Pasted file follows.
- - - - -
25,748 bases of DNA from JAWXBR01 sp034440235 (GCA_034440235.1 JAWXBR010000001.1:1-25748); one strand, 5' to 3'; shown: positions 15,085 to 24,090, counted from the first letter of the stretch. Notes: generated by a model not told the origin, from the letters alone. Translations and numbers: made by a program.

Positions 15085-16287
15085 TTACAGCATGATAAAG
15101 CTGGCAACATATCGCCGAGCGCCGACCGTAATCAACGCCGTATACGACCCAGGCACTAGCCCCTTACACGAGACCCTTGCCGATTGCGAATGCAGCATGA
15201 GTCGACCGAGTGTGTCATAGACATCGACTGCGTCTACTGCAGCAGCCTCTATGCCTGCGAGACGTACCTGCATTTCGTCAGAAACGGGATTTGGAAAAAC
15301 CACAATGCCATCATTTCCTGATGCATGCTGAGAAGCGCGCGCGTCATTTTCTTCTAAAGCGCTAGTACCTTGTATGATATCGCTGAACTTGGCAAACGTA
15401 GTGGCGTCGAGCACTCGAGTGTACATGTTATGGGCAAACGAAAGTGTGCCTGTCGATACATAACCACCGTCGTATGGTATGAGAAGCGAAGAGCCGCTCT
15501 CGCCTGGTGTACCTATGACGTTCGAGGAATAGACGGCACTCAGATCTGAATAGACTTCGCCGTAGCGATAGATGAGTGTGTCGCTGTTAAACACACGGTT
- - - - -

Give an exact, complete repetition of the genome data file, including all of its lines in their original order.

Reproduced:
25,748 bases of DNA from JAWXBR01 sp034440235 (GCA_034440235.1 JAWXBR010000001.1:1-25748); one strand, 5' to 3'; shown: positions 15,085 to 24,090, counted from the first letter of the stretch. Notes: generated by a model not told the origin, from the letters alone. Translations and numbers: made by a program.

Positions 15085-16287
15085 TTACAGCATGATAAAG
15101 CTGGCAACATATCGCCGAGCGCCGACCGTAATCAACGCCGTATACGACCCAGGCACTAGCCCCTTACACGAGACCCTTGCCGATTGCGAATGCAGCATGA
15201 GTCGACCGAGTGTGTCATAGACATCGACTGCGTCTACTGCAGCAGCCTCTATGCCTGCGAGACGTACCTGCATTTCGTCAGAAACGGGATTTGGAAAAAC
15301 CACAATGCCATCATTTCCTGATGCATGCTGAGAAGCGCGCGCGTCATTTTCTTCTAAAGCGCTAGTACCTTGTATGATATCGCTGAACTTGGCAAACGTA
15401 GTGGCGTCGAGCACTCGAGTGTACATGTTATGGGCAAACGAAAGTGTGCCTGTCGATACATAACCACCGTCGTATGGTATGAGAAGCGAAGAGCCGCTCT
15501 CGCCTGGTGTACCTATGACGTTCGAGGAATAGACGGCACTCAGATCTGAATAGACTTCGCCGTAGCGATAGATGAGTGTGTCGCTGTTAAACACACGGTT